Monday, January 19, 2009
From Akira to Howl’s Moving Castle
Experiencing Contemporary Japanese Animation
by Susan J. Napier
To say Japanese animation, anime, has exploded onto the American mainstream within the past decade is only half true. It ignores the strong, albeit subterranean, influence that anime has exerted upon popular culture since the close of WWII. Anime has been here for a long time, from Saturday morning cartoons like “Speed Racer” to Disney’s appropriation of “Kimba the White Lion” in their mega-blockbuster, “The Lion King.” Anime, in its heady mixture of national and post-national identity, totalizes the feedback loop between Japanese culture and our own.
The history of anime, as well as a history of its reception on the international and American markets, is in some ways a representation of the shifting perimeters in which the world has defined an inclusive, global identity from the fifties onward. Perhaps it would be accurate to say that anime has shed the trappings of a niche market in the past one or two decades and become, from a mass cultural standpoint, an integrated element. Anime has become as non-threatening as Starbucks. Is this an instance of a greater acceptance of “otherness,” or is it a harbinger of a greater homogenization? Despite anime’s partial assimilation within the American market, it has largely continued to resist what Susan Napier calls “…the melting-pot vision of American cultural hegemony…” which Disney and other American properties have propagated around the globe. The insistent popularity of anime bears examination due to its representation of both national and global identities that stand as strong alternatives to an American vision of imperial hegemony. The sheer number of American who consider themselves fans bears some note, as “”anime has increased in popularity to the point where U.S. fans number at least in the hundreds of thousands.” Anime, then, practically demands a wide cultural study. And while Frederik L. Schodt’s “Dreamland Japan” remains a seminal discourse upon Japanese popular media and its American reception, the book’s focus is on manga and not anime. Susan Napier’s book, “Anime,” originally published in 2001, with an updated edition appearing in 2005, offers an incisive discussion upon the medium, and utilizes both clear prose and thoughtful observations informed by literary theory in order to investigate the art form and its cultural ramifications.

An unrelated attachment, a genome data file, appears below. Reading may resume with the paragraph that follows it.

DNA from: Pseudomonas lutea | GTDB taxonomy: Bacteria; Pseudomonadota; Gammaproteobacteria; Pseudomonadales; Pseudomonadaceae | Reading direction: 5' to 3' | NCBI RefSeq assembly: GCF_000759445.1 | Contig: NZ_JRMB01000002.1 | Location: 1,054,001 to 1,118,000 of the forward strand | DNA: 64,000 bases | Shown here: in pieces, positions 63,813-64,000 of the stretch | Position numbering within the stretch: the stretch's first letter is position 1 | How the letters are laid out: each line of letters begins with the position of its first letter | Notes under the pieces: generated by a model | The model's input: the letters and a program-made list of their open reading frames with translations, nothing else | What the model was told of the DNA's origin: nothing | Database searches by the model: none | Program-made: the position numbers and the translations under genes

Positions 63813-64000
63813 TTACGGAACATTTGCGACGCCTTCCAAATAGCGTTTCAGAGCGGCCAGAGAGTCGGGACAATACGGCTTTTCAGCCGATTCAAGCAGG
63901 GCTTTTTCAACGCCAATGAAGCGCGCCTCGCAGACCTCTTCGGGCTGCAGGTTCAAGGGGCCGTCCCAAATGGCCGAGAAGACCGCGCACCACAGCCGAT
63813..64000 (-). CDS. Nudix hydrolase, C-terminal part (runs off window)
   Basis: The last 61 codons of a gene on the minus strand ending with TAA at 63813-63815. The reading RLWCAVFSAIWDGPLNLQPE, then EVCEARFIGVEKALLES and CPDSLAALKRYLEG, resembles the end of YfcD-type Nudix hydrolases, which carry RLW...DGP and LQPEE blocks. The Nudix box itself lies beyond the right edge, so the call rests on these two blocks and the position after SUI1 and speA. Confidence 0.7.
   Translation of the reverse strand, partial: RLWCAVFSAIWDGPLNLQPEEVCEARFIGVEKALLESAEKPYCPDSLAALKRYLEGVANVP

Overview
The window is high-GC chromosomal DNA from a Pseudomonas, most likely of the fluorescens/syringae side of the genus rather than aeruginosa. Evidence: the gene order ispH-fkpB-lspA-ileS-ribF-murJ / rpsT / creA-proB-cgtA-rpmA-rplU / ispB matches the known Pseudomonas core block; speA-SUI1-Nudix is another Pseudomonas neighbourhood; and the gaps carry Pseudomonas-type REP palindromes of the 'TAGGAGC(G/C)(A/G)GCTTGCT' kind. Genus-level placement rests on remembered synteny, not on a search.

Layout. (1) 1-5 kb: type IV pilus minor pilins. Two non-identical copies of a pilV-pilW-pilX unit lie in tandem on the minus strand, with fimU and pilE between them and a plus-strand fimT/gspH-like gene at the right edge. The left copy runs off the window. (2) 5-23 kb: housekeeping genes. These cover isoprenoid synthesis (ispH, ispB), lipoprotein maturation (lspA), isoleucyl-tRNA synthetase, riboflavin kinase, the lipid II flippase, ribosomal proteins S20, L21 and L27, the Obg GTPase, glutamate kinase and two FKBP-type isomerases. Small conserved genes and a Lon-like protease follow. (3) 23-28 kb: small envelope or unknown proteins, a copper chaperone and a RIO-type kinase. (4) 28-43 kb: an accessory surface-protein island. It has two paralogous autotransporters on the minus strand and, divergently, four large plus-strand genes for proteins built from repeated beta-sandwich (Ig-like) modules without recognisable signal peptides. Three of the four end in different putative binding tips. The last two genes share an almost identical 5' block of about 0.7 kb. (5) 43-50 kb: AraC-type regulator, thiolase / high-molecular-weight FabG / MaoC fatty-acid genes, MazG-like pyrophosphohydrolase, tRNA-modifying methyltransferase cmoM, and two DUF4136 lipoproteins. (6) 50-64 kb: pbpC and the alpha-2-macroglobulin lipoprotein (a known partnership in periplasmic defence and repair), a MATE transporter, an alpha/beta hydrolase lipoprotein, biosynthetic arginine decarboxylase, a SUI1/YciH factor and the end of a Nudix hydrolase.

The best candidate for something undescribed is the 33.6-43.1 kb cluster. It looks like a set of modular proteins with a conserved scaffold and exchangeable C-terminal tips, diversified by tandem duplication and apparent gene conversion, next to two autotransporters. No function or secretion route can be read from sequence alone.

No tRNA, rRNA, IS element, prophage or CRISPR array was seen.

Napier privileges animation as the premier postmodern form of the 20th century, due to its “…fusion of technology and art, both suggesting in its content and embodying in its form new interfaces between the two.” Animation, then, is a synthesis that also exists as a non-referential perspective divorced from any obligation toward a fixed source material. This, then, allows animation to exploit its transitive characteristics, “…moving at a rapid- sometimes breakneck- pace and predicated upon an instability of form, animation is both a symptom and a metaphor for a society obsessed with change and spectacle.”